Layoffs in the food delivery sector continue. Today, India-based service Swiggy said it will cut 1,100 jobs as coronavirus continues to negatively impact the on-demand food delivery sector (h/t TechCrunch). In an email to staff that was also posted to the company’s blog, Swiggy cofounder and CEO Sriharsha Majety confirmed that the the company is cutting jobs “across grades and functions in the cities and head office over the next few days”
The cuts are in response to the ongoing impact the COVID-19 pandemic has had on India’s food deliver sector as people are more wary of ordering food in for both health and financial concerns. Sources familiar with the matter told TechCrunch that Swiggy is processing less than 1 million orders per day now, compared to the almost 3 million it did before the pandemic.
According to Majety’s email, all employees impacted by the cuts will receive at least three months of salary. They get an additional month for each year they have spent with Swiggy. The company will also provide medical and accident coverage through the end of the year.
This isn’t the the first time Swiggy has announced job cuts in recent months. At the end of April, Indian news outlet Entracker reported that the service was cutting staff and also scaling back its cloud kitchen division. TechCrunch’s sources indicate that while it’s unclear if these new layoffs are related to April’s announcement, they will happen mostly outside of Swiggy’s cloud kitchen operations.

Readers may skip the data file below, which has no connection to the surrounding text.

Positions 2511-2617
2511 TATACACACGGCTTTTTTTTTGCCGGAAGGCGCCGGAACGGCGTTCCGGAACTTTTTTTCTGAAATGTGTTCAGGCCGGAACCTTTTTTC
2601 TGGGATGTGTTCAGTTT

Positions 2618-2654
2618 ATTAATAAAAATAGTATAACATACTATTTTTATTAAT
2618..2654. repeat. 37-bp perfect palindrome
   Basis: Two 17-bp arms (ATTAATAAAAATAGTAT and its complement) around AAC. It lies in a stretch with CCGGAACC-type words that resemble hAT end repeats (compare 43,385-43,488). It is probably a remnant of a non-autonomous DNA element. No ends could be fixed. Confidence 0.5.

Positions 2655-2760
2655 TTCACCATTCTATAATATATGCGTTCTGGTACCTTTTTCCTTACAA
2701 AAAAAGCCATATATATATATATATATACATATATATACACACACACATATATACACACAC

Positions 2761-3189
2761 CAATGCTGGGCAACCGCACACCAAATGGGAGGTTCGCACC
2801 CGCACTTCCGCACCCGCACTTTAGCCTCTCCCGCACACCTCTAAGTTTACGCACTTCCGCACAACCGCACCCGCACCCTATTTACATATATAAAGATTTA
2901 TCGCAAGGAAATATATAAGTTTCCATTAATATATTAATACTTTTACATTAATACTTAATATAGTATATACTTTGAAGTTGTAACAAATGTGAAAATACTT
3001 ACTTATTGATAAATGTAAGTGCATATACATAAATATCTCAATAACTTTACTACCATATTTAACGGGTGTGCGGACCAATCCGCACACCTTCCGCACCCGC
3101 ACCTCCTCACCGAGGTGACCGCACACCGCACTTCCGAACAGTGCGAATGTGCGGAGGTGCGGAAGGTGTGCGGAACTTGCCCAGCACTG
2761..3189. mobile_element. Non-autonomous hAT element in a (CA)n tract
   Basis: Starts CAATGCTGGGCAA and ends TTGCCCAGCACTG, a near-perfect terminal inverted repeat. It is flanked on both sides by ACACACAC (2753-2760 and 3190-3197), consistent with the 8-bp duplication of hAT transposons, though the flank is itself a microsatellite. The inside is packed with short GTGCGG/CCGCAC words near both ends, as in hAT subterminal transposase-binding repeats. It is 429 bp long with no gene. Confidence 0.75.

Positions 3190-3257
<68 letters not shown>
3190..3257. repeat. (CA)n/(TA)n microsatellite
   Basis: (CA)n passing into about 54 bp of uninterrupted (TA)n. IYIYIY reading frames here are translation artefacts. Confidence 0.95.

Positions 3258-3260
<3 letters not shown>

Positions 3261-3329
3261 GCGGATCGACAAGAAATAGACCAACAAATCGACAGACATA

The layoff announcement comes a little more than a month after Swiggy announced it had raised a $43 million as part of an ongoing Series I round of funding (the company has raised $1.42 billion in total).
Swiggy isn’t the only food delivery company laying off staffers in response to the COVID-19 pandemic. Just last week it was reported that Swiggy rival in India, Zomato, cut 13 percent of its workforce and was asking remaining employees to take a pay cut. Over in the UK, Deliveroo cut 15 percent of its staff at the end of April. And while Eats has been a bright spot for Uber, it too is scaling back and ceasing operations in eight different countries.
It’s unlikely that Swiggy’s will be the last layoff announcement to come from food delivery companies. The entire sector is going through tumult as restaurants close down altogether, local governments impose delivery fee caps, and shady business practices continue to come to light.
Yet at the same time, food delivery has never been more important. Even though some states are re-opening after shelter in place orders, experts are warning about a potential second wave of infections. Hopefully delivery business have learned these hard lessons and will be better prepared should we need them in another emergency.